Artists are constantly drawing the changing world. Some are brimming with ideas about how the world should change. Others just observe. Drawing is the most spontaneous and accessible way of doing this. This exhibition brings together artists from America, Britain, Canada, Estonia, France, Ireland, Israel, Nigeria, Romania, Russia and Turkey. The drawings of emerging artists such as Mireille Blanc and Yifat Bezalel exhibit alongside such established figures as Raymond Pettibon, Pavel Pepperstein, Marcel Dzama and Ciprian Muresan. They are united by their ability to show us the world in which we live. Some works are highly political, others funny, some both. Ideas tumble out of this show.
One of the best ways to keep up to date with Trump’s daily inanities is to follow Marcel Dzama’s Instagram. When Dzama teams up with his friend Raymond Pettibon the satire intensifies. The Bastille falls. Pettibon has lampooned every American president he has lived under, but his criticism stretches to any politician that makes the world a worst place. Pavel Pepperstein lives in Moscow but he has a similar vision of the world, a place of rare magic combined with piercing critiques. With his dark-glass besuited men and high-heeled, long legged girls he makes fun of our fears about Russia. Olga Chernysheva’s Moscow is more every day, but she pins comments to her down-to-earth pencil drawings. The text is never quite a straight comment on the image; the image is certainly never a straight illustration of the text.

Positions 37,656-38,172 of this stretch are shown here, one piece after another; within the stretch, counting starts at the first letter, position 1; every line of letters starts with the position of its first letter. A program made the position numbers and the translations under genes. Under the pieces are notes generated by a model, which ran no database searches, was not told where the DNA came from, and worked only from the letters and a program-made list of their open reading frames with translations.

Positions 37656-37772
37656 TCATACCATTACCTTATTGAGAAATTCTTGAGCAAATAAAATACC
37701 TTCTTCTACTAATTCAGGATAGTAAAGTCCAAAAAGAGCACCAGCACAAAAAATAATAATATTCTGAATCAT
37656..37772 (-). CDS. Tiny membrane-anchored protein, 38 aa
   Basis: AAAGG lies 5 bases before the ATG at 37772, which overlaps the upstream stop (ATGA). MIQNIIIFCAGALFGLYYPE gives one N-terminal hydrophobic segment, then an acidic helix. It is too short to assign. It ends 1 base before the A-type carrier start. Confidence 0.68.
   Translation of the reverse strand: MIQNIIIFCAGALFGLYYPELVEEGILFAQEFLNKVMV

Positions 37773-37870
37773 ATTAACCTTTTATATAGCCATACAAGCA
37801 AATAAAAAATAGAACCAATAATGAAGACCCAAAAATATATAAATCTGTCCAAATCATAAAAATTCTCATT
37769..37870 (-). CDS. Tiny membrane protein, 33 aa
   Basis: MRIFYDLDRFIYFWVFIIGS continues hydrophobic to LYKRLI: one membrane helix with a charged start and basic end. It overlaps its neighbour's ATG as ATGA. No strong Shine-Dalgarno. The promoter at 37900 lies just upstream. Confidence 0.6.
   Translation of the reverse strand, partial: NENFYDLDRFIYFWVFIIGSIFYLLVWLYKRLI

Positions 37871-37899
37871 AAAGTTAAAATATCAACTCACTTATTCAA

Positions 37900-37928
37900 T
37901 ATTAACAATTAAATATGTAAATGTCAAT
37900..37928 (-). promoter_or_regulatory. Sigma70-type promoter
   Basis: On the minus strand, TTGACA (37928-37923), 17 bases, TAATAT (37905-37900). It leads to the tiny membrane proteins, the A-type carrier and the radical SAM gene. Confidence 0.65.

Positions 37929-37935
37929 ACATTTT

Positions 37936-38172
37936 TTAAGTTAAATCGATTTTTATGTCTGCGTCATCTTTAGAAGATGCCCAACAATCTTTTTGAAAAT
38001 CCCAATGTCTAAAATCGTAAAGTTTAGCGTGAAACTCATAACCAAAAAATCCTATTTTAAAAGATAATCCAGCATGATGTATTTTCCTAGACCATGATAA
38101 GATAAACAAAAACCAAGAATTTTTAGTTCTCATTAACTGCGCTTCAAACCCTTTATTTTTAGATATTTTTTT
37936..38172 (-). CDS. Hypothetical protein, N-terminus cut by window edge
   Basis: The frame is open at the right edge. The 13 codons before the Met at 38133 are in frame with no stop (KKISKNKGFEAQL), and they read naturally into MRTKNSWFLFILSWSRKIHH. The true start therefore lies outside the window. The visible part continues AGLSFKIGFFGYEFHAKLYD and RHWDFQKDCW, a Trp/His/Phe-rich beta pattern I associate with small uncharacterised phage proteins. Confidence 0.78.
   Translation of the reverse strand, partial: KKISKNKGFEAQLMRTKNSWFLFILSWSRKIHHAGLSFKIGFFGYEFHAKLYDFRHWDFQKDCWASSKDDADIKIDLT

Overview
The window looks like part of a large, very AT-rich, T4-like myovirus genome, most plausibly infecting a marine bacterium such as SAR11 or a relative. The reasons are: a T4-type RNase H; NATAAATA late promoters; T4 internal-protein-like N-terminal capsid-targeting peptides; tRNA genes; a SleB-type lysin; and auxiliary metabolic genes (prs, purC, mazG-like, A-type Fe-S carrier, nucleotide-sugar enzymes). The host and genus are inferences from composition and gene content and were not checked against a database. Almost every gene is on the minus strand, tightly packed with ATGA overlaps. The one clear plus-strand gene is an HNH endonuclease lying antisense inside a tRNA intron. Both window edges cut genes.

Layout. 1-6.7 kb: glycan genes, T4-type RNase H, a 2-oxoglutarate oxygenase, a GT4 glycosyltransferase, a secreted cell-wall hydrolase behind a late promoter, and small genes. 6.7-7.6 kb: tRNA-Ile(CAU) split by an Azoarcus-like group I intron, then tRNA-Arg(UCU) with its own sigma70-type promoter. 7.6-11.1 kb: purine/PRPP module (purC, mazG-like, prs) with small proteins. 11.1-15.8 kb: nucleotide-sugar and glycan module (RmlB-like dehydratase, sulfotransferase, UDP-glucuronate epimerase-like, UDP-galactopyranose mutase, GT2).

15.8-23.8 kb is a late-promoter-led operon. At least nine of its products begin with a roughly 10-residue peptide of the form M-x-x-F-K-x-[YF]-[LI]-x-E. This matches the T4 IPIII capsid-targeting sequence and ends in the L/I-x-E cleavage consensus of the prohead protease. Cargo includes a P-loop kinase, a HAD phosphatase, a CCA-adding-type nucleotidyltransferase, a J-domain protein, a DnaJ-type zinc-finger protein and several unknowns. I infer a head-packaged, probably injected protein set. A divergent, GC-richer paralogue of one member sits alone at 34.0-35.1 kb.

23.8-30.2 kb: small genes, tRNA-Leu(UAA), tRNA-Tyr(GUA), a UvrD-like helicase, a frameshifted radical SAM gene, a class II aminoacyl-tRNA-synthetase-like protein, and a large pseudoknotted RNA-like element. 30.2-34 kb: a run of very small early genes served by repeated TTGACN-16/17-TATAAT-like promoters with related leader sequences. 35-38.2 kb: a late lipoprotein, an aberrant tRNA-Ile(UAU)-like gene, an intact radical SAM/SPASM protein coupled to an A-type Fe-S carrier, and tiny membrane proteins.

For over half the artists in the exhibition the new world is a feminist one. Nilbar Gures, Marcia Kure and Alice Maher are all breaking out from the frightening restrictions traditionally placed on woman’s role in society. Their reaction is to dramatically shift ideas about the individual in relation to the community and about our identities. We find these disparities in Claire Kerr’s miniature paintings. She brings into focus the world we expect to see and what is there if we really look. The obsessive questioning around the failure of painting by earlier male painters is replaced by Mireille Blanc in a more far-reaching questioning of the way we live our lives. Her feminism comes out of a natural restating of seeing the world as it is. Yifat Bezalel, in contrast, talks of a ‘deferential feminism’. She contrasts fragile flesh with the hard rock of our surroundings. Like Dzama, Pettibon and Gures she questions the cost of war, and like Gures she sees women paying the price. She is not portraying women as victims but rather as suffering alongside men.
This was not intended as a political show, but it does reflect the global exhaustion with our politicians and the corrupt and inefficient political systems that govern our lives. Yet the artists in this show also demonstrate how we have survived worse. Andrzej Jackowski spent the first eleven years of his life in a Camp on the Welsh/English borders. His family had been displaced by World War Two. His art has been formed by a desire to carry his culture with him. It would also be possible to trace some of Raymond Pettibon’s fury against injustice to the fact that Stalin locked up his Estonian uncle in a Gulag for eleven years. Equally, Ciprian Muresan’s meticulous methodology is based on re-building from scratch. As a child he lived under Ceausescu’s regime. Yet his work shows few scars from the past: it is positive and mischievous at the same time. Every show needs a straight man and Jonathan Delafield Cook records our animal and mineral world with a scientific precision and care. Every show needs a funny man. Marko Maetamm asks what sort of world we live in when we see bags as dangerous.